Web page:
JOHN KERRY AND JOE LIEBERMAN have a lot in common. Both went to Yale. Both are senators from the Northeast. Both are prominent, well-liked members of the Democratic caucus. And both very much want to be president someday.
But when top Republicans--notably Senate Minority Leader Trent Lott and House Minority Whip Tom Delay--smeared Senate Majority Leader Tom Daschle in March for mildly criticizing the war on terrorism, Kerry and Lieberman reacted in very different ways. Kerry stood up at a fundraiser the next day and blasted Daschle's attackers forcefully and by name. "Let me be clear tonight to Senator Lott and to Tom DeLay: One of the lessons that I learned in Vietnam--a war they did not have to endure--and one of the basic vows of commitment that I made to myself, was that if I ever reached a position of responsibility, I would never stop asking questions that make a democracy strong."
Lieberman, for his part, put in a call to the editorial page of The Wall Street Journal. Technically, the op-ed that appeared a few days later could be considered a defense of Daschle. "Those who were `disgusted' by Tom Daschle's sensible questions about the war should recalibrate their outrage meters," Lieberman wrote. But mostly, the piece enumerated Lieberman's own disagreements with Daschle. As in: "I disagree with those of my colleagues, including some Democrats, who are already pressing for a plan for withdrawal from Afghanistan." And: "I disagree with some of my fellow Democrats who complain about what they view as expanding war goals." And: "Some Democrats are challenging the president's proposal to raise spending on our military by $48 billion next year. I disagree.... In fact, I would advocate even more strategic spending on defense."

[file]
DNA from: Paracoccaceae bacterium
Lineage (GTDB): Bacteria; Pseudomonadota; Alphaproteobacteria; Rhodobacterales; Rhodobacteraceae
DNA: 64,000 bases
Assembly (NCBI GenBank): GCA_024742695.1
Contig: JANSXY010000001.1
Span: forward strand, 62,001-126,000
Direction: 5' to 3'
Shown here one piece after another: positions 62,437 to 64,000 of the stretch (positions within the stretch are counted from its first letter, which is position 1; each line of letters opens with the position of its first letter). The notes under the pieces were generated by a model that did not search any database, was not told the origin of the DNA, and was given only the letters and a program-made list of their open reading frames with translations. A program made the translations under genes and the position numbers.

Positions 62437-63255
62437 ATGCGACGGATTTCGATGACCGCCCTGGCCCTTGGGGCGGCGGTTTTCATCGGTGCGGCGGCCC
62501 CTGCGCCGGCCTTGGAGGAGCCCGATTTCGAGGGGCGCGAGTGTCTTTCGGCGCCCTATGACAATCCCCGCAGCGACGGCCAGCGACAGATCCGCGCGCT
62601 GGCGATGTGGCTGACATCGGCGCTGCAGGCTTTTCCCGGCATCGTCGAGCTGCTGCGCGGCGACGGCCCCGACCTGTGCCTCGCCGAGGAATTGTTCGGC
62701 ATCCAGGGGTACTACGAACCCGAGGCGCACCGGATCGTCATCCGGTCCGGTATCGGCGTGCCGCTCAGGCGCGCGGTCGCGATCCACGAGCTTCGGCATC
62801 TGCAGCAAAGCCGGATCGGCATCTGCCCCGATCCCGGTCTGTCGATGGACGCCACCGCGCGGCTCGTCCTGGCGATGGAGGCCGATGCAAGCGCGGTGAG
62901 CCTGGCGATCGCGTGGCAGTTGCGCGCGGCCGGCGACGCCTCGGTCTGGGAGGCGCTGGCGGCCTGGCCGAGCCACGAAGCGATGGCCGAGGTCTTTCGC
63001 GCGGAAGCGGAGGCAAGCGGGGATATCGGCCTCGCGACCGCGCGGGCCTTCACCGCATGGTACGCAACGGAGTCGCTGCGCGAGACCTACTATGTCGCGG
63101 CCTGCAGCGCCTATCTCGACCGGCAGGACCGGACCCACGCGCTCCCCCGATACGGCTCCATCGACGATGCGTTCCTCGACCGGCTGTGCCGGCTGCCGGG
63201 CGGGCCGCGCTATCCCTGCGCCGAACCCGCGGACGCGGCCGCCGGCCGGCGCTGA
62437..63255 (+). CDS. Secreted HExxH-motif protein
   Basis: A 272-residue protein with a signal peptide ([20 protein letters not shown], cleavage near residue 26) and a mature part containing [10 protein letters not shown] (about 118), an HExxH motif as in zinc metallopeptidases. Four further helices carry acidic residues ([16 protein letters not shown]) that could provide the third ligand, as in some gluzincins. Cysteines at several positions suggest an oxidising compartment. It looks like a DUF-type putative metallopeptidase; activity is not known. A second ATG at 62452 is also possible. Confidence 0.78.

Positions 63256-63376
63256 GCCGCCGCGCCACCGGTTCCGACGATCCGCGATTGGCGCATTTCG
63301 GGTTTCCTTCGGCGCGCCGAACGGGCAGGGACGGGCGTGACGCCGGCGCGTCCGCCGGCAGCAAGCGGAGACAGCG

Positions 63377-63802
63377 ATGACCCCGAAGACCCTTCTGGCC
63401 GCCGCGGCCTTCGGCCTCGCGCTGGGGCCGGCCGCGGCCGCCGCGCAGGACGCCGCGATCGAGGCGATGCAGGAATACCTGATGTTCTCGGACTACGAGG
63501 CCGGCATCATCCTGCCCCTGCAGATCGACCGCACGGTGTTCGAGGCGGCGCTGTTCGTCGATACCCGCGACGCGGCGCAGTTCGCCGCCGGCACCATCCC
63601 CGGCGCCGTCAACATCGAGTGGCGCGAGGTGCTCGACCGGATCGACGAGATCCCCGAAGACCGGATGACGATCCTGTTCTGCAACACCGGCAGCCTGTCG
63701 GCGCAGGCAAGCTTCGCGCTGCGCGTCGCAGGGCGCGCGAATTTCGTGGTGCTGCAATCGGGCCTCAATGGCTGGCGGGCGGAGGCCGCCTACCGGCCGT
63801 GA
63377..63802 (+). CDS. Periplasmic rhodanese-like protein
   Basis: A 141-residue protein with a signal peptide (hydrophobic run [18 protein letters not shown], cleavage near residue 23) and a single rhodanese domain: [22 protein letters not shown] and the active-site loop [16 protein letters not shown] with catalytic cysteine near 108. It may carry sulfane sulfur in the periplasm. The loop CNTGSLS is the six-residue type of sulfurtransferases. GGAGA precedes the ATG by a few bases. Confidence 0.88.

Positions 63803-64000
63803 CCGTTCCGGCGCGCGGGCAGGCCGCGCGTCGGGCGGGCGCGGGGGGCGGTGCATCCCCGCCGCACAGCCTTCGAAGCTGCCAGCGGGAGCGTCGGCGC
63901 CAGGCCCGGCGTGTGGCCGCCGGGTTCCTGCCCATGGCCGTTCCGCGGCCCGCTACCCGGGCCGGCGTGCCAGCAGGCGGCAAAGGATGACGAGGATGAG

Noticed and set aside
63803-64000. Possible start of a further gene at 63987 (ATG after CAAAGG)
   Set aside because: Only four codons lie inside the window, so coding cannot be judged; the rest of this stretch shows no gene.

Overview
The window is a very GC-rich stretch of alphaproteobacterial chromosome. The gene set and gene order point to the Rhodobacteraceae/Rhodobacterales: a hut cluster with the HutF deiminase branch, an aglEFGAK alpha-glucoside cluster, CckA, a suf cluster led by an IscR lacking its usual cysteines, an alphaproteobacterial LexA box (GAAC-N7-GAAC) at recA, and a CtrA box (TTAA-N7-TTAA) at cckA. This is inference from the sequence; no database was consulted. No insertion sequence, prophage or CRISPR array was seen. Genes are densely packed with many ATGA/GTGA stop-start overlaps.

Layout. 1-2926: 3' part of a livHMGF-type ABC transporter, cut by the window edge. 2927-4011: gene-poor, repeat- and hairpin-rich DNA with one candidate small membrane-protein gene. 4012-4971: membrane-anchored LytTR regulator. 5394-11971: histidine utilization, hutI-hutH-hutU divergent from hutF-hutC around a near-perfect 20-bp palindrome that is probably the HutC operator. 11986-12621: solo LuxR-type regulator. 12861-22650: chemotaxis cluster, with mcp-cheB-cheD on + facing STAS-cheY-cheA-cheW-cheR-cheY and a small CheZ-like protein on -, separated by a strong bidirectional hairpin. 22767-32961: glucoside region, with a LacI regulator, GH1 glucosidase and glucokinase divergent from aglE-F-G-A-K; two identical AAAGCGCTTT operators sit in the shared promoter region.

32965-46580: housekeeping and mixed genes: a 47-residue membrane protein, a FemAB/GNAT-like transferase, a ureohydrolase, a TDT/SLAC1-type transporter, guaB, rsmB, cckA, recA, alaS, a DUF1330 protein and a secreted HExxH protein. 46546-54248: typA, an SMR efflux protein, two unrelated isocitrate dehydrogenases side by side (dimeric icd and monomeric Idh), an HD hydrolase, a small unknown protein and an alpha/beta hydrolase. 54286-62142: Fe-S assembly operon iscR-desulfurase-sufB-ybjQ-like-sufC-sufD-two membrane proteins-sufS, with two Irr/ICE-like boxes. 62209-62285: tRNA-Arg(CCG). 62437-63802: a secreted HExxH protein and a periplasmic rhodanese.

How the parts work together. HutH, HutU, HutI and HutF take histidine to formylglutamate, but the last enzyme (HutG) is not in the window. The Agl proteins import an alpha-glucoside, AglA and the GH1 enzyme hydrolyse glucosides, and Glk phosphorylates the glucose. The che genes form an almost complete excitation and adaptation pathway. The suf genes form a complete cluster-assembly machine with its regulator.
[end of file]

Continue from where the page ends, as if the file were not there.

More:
For Democrats who had welcomed the new Joe--the 2000 vice presidential candidate who emerged as an eloquent critic of the Republican alternatives--this looked a lot like the old Joe. Instead of taking the opportunity to fire a shot across the GOP bow, as Kerry did, Lieberman fired off a few little policy thrusts, positioning himself as the reasonable moderate between the Bush White House and his loyal-but-sadly-misguided "fellow Democrats." Instead of vigorously defending his party and his leader, Lieberman triangulated them. Instead of going for the jugular, Lieberman went for the Journal.
IT WASN'T THE FIRST TIME LIEBERMAN shied away from a partisan battle. Take the environment, a matter on which Lieberman's heart is clearly in the right place. Although his voting record on environmental issues is excellent, he's often seemed unwilling to hit the White House where it hurts. Last year, Lieberman repeatedly threatened to subpoena internal documents from the Environmental Protection Agency (EPA) to find out why it was rescinding or blocking a host of Clinton-era environmental regulations. But neither the documents nor the subpoenas have since materialized.
Similarly, although environmentalists praise Lieberman for attacking Bush's "feeble" global-warming policy last spring, they haven't forgotten that a few months later the senator--who chairs the Senate's Clean Air, Wetlands, and Climate Change Subcommittee--skipped a key Senate hearing at which Democrats grilled EPA head Christie Whitman on that very issue. (Where was Lieberman? At the White House, working with Bush on the president's faith-based initiative.) And while Lieberman has made a big deal out of his vow last November to filibuster any bill that allowed drilling in the Arctic National Wildlife Refuge (ANWR)--a vow he honored during last week's ANWR debate--environmentalists were more impressed when Kerry made the same pledge seven months before Lieberman.
But the best example is Enron. One major reason Democrats have failed to get traction on the issue is that Lieberman has, so far, been unwilling to play hardball as chairman of the Senate's Governmental Affairs Committee. …